Remarks to the Marshall Legacy Institute

Tara Sonenshine
Under Secretary for Public Diplomacy and Public Affairs 
Washington, DC
October 10, 2012

Thank you Perry, for that kind introduction. And thank you for appearing each day in a video that is in the lobby of the U.S. Institute of Peace. That video shows visitors the story of how K9s search for landmines in conflict affected countries.

You know, many of us are asked, during our careers, to serve on various boards and commissions. Some are more impactful than others – and I count the MLI as one of them.

My time on the MLI board has stayed with me. It has infused me with a deep appreciation for the work of those who stay involved in a country long after the formal fighting is over—because there are still the ghosts of war, and the remnants of fighting.

There are many people to thank tonight – I won’t have time to get to them all. But let me start with the Marshall Legacy Institute and its Board Chairman, Gen. Gordon R. Sullivan, for pulling this all together. And congratulations on your 15th anniversary – not only from me, but from Secretary Clinton who sends you all her best regards.

Let me also welcome and acknowledge everyone gathered here, including the diplomatic corps, our special honorees and all supporters of humanitarian mine action. Those include teachers and students, corporate leaders and NGO activists; and all the members of the State Department – including General Givhan and Jim Lawrence – an award winner tonight. Last but not least, a high paw to a special dog and honoree named Spartacus.

I am delighted to speak before such a gathering of dynamic people – all of you committed in some way to restoring futures around the world. You are the best example of what we call global citizens, whether you are travelling to other countries to train people in mine removal.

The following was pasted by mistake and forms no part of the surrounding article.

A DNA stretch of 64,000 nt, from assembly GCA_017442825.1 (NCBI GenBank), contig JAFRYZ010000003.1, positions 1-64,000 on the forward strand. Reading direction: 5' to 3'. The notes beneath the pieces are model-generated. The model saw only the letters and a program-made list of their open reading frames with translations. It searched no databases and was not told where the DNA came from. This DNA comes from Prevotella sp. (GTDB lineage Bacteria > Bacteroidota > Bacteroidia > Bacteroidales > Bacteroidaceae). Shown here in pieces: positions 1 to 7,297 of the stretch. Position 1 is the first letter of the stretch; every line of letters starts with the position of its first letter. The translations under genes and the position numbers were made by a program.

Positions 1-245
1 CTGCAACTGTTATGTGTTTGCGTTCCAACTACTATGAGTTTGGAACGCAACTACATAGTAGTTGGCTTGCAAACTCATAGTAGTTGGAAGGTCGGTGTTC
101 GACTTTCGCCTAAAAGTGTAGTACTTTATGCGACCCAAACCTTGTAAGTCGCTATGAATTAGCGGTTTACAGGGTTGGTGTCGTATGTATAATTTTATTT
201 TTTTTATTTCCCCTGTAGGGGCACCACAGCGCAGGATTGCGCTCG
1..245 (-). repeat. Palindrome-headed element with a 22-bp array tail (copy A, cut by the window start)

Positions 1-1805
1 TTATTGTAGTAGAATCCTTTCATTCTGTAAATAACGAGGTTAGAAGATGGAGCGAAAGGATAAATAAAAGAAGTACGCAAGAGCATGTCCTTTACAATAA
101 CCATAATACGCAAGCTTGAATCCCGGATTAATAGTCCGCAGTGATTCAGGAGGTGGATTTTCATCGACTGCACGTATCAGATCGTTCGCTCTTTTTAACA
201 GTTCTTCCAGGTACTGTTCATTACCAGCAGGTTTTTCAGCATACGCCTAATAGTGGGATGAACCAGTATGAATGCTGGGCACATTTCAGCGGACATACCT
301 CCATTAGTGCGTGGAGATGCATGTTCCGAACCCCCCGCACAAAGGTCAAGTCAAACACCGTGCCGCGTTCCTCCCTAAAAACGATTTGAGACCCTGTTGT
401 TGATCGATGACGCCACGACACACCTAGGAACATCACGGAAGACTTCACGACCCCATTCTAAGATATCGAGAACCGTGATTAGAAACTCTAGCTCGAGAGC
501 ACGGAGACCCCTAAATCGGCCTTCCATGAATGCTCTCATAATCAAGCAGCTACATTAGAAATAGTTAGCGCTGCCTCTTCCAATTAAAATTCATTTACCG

Whether you are the teachers and students, who are working classroom to classroom to raise money for people in need, or to train dogs.  Whether you are an NGO leader who worked to make changes in international law or help mine survivors.  Or whether you are a business leader who makes the connections and the resources available for all these things.

And yes, Spartacus is a global citizen too. I can’t wait to hear his acceptance speech!

As I look across this room, I see living proof that people from all walks of life and strata of society can achieve powerful things. While the United States is the world’s single largest financial supporter of mine action, we know that no one can solve these problems alone.

That's why we continue to seek ways to work with civil society and the private sector to apply new energy, ideas, and resources to help make the world safe from the impact of landmines and illicit conventional weapons.